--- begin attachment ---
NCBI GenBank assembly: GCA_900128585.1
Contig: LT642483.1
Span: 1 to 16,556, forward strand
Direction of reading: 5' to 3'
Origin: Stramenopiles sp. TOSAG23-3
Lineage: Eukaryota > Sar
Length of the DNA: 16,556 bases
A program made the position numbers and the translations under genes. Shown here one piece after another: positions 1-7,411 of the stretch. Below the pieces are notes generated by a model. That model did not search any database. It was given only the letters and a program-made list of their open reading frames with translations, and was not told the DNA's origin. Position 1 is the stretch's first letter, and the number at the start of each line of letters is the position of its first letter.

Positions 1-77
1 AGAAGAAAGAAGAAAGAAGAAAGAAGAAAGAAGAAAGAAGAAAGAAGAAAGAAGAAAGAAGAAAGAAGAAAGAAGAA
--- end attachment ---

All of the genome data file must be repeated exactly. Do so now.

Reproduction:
NCBI GenBank assembly: GCA_900128585.1
Contig: LT642483.1
Span: 1 to 16,556, forward strand
Direction of reading: 5' to 3'
Origin: Stramenopiles sp. TOSAG23-3
Lineage: Eukaryota > Sar
Length of the DNA: 16,556 bases
A program made the position numbers and the translations under genes. Shown here one piece after another: positions 1-7,411 of the stretch. Below the pieces are notes generated by a model. That model did not search any database. It was given only the letters and a program-made list of their open reading frames with translations, and was not told the DNA's origin. Position 1 is the stretch's first letter, and the number at the start of each line of letters is the position of its first letter.

Positions 1-77
1 AGAAGAAAGAAGAAAGAAGAAAGAAGAAAGAAGAAAGAAGAAAGAAGAAAGAAGAAAGAAGAAAGAAGAAAGAAGAA